Should I make repairs before listing the probate or trust property for sale?
The answer is … maybe. Each probate or trust property is unique. Experience shows that making cost effective repairs can bring a much higher price at time of sale. That said, it is imperative that any repairs be disclosed “in writing” to the buyer.
On the other hand, many probate and trust properties have deferred maintenance to the point that the best step is to remove the personal possessions, clear out trash and clean the house.
What do I need to do to prepare the property for sale?
As a real estate broker, I recommend a number of qualified specialists to help you prepare the property for sale. At a minimum, most personal representatives ask for help removing personal property and obtaining help with cleaning.
When the estate would benefit from cost effective repairs such as removing old window coverings, painting walls and cabinetry or installing new carpet and have funds available to finance the repairs, recommendations and introduction to the appropriate professionals would be made.
How can I choose the best list price?
Detailed market data would be provided. This includes the selling prices of similar properties within 1 mile of the estate property area, as well as, the currently listed properties (which are your competition). It will include in-depth information on the recent sales in the area, such as price per square foot, condition of the properties and the number of days the property was on the market.
Taking into consideration the information in the analysis, we will be able to determine a listing price that is appropriate for the market, will attract the greatest number of qualified buyers and cause the house to sell.
Is the paperwork different in a probate or trust sale than a traditional real estate transaction?
Yes. In most real estate transactions, the seller is required to disclose information about the property, including defects such as water intrusion, roof leaks, broken appliances, evidence of pest infestation, etc.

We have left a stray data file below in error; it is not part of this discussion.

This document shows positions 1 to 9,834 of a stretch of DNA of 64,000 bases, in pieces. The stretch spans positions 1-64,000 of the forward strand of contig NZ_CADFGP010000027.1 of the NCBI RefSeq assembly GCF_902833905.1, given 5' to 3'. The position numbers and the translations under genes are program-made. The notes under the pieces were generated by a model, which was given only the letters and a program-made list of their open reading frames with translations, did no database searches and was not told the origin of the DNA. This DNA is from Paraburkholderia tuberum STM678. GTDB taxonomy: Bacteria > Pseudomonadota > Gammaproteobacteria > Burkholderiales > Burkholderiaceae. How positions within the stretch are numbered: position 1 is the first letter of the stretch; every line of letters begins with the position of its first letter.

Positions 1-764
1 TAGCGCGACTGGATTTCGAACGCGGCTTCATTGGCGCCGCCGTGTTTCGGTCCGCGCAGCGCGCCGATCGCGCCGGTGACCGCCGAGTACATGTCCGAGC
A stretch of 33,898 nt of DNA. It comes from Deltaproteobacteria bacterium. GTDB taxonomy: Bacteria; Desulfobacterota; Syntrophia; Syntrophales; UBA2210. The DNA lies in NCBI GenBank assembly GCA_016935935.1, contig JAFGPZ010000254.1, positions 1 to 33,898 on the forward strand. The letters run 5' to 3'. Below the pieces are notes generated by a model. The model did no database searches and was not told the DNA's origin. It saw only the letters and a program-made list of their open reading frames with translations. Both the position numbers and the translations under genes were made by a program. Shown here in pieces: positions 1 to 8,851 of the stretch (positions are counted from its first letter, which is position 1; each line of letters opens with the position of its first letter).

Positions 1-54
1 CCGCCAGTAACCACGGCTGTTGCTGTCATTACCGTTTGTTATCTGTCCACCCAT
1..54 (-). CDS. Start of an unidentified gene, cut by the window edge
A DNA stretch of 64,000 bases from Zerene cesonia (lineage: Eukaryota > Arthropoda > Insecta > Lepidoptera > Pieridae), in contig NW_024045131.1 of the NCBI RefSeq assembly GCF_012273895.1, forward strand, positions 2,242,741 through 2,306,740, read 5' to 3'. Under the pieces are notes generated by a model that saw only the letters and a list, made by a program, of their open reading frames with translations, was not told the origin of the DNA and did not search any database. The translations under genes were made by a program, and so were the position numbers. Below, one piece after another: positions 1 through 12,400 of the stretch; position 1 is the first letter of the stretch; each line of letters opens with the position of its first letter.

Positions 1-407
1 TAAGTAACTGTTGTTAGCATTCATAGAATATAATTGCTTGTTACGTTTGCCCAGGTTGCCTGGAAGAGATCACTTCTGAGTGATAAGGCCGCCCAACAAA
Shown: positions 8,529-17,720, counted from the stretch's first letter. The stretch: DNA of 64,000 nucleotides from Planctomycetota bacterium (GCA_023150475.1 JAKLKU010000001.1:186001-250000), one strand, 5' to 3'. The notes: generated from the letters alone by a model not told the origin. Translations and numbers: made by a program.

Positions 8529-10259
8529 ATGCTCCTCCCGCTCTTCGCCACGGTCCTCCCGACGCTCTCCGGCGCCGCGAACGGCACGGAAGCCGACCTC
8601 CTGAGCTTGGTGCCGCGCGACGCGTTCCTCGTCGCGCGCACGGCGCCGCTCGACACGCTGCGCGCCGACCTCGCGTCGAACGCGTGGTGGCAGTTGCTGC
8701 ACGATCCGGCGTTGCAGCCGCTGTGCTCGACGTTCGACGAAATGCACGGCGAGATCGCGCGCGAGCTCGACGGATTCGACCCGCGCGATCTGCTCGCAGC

Because sellers of real property through probate, trust or conservatorship may never have lived in the property that’s being sold, special disclosure forms take this into account. Probate and trust sales require special disclosures, listing agreements and purchase contracts. The California Association of Realtors has forms specifically for probate and trust transactions.
Having an experienced real estate consultant, like me, help the personal representative through the proper completion of the disclosure documents is critical to protecting the legal and financial rights of both the estate and the personal representative of the estate.
How do I choose a real estate agent to help me prepare, market and successfully sell the house?
You are free to choose any California licensed real estate agent, but it is important to remember that probate and trust real estate sales are complicated legal matters. Most real estate agents are not experienced or well versed in the probate or trust sale process in California.
It makes sense to choose a real estate agent, like me, who specializes in probate and trust real estate, and who understands the intricacies of pricing, marketing and presenting such properties. Your agent will represent your financial and legal interests throughout the transaction; being able to understand and explain the process is essential.
Have more questions? I’m always available to answer them.
is for you to be comfortable throughout the transaction.
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